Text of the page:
Feature #2239

split libgromacs into base and full

Added by Roland Schulz almost 3 years ago. Updated over 1 year ago.

Target version:


It would be nice if testutils would not depend on the full libgromacs but only on the small subset which is needed. This would speed-up compiling of some of the unit tests a lot. An example is simd-test. One option would be to split libgromacs into two parts. One part being the fast to compile utility modules. And the other part being all other.


#1 Updated by Szilárd Páll almost 3 years ago

Is the issue only the simd tests or a more general one? There were plans to spin off out the SIMD module into a separate library which would also help here (as the unit tests would inherently be independent) but I'm not sure if those plans were postponed or abandoned.

BTW, I proposed the same a few years ago although the reasoning was somewhat different: to have a mdrun-only build that's leaner and to avoid going wild with C++11 only outside of the core mdrun. There was not a lot of enthusiasm for it (and given that most if not all of the conservative C++ use has mostly been ditched all over the code part of it is moot point). One of the objections was, I think, that defining an API is too much effort -- not sure to what extent does that apply here?

#2 Updated by Erik Lindahl over 2 years ago

I would still like to split off the SIMD code, but I think the history there is a good example why it's complicated to have many libraries: Originally there was not a single dependency, but as we have implemented various features there have been more and more dependencies on other parts of the code.

I see a huge maintenance advantage with a simple common language code base and coding standards for everything. Of course it's also possible to have advanced setups with different libraries using different internal utilities and different coding requirements in the different parts, but that would potentially come at a fairly high effort cost - in particular for defining APIs.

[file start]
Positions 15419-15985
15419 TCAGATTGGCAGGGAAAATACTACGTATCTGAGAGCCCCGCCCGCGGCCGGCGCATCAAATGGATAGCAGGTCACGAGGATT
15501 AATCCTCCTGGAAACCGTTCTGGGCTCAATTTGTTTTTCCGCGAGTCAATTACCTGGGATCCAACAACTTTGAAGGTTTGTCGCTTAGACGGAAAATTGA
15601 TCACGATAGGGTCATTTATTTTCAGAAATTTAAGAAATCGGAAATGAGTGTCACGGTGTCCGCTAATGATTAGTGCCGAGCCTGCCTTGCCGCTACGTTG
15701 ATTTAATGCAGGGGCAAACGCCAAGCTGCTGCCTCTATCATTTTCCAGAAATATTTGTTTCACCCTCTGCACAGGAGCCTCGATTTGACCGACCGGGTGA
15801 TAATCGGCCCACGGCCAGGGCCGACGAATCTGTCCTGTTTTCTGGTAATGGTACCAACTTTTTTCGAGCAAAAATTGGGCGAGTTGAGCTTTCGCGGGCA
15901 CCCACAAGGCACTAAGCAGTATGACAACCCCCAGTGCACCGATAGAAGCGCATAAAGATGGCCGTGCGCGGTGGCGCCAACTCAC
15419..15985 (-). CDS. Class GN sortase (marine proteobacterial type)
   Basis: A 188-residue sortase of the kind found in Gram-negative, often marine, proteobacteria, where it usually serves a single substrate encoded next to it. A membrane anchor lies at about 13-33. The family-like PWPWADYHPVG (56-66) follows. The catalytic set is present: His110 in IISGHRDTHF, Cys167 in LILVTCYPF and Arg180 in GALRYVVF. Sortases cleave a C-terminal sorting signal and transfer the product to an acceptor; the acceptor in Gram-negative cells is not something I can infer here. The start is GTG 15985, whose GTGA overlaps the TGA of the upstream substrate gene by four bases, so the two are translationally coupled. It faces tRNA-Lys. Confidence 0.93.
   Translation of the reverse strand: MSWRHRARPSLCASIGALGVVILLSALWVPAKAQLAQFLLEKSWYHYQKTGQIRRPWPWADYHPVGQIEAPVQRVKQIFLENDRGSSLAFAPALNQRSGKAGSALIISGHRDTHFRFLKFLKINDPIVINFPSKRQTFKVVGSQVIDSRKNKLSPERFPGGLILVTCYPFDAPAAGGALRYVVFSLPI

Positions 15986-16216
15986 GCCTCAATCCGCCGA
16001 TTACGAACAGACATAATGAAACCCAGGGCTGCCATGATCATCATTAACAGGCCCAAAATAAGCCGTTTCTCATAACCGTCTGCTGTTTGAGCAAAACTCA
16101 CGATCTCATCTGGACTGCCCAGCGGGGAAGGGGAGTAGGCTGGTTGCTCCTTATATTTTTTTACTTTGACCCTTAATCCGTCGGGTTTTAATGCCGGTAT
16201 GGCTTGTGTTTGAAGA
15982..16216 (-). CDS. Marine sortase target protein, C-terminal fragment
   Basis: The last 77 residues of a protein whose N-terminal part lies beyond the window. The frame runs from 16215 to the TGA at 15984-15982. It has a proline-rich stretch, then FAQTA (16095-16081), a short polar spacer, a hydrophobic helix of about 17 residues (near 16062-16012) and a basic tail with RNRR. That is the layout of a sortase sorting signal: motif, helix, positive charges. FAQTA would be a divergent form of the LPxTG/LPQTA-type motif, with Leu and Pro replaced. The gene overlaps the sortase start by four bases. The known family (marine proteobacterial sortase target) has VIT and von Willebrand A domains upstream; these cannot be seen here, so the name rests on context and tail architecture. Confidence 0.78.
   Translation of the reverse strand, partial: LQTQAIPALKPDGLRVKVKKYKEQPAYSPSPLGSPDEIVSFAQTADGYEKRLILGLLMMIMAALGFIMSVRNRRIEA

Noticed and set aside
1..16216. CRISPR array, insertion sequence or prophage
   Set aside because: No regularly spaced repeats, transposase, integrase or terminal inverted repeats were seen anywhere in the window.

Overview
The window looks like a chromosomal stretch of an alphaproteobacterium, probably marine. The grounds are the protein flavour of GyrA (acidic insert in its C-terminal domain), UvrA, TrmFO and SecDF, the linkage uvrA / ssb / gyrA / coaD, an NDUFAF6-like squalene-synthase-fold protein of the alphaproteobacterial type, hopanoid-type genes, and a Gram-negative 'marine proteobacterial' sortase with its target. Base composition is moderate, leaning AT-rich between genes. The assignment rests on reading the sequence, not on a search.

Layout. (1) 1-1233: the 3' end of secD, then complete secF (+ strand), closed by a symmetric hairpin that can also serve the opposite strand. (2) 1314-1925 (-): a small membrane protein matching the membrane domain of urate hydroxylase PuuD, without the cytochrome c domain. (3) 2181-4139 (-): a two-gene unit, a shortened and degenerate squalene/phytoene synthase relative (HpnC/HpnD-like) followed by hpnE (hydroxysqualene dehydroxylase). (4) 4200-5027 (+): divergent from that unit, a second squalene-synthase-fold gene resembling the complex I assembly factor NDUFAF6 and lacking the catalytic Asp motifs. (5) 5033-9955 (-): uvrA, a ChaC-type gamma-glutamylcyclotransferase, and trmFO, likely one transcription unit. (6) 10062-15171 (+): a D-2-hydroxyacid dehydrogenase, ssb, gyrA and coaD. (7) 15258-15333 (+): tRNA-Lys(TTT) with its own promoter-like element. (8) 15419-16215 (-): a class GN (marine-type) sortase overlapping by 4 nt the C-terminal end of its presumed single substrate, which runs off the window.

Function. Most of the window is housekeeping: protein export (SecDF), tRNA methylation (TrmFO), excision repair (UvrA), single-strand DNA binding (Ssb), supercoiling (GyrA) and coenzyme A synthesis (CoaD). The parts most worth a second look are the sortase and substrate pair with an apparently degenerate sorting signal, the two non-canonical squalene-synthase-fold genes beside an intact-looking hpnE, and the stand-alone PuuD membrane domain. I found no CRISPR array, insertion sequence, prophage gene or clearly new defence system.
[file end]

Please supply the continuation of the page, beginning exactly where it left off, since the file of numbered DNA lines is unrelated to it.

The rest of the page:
Similarly, there has also been discussions that it could be convenient to only have the core MD parts as the separate library (i.e., not the utility modules). That too could of course be useful in some cases (portability), but would lead to even more complex dependencies if we now have three different libraries.

At the end of the day, unless somebody has tons of spare time and would like to do this, I think we should stick to the present setup - I don't think slightly faster compiles would justify the investments required.

#3 Updated by Mark Abraham over 2 years ago

Roland Schulz wrote:

It would be nice if testutils would not depend on the full libgromacs but only on the small subset which is needed. This would speed-up compiling of some of the unit tests a lot. An example is simd-test.

simd-test seems like it takes ages to compile because changes to it force recompilation of the SIMD kernels, which are not tested by simd-test. That aspect could be fixed (to save time for people hacking on the SIMD module) by a developer-facing CMake option to disable compilation of the SIMD kernels (at least the NB ones).

But otherwise I agree that the cost of such a change is very high for the value, and particularly so while the code base has many related deficiencies.

#4 Updated by Mark Abraham over 1 year ago

Structuring libgromacs as a collection of cmake object libraries would permit testutils to not depend on the whole of libgromacs. Individual test binaries would have to depend on their own subset of the object libraries, so that e.g. simd-test would probably depend on testutils, simd, math, options, and utility, but perhaps nothing else, which would be a bit improvement for developer iteration time.

That's not a big change - instead of appending files to a CMake variable that has everything in libgromacs, we add the files to the module-specifc object library, and libgromacs depends on all of them. This also gives us the leverage we might want to compile modules differently, which would be useful also for building multi-configuration binaries.

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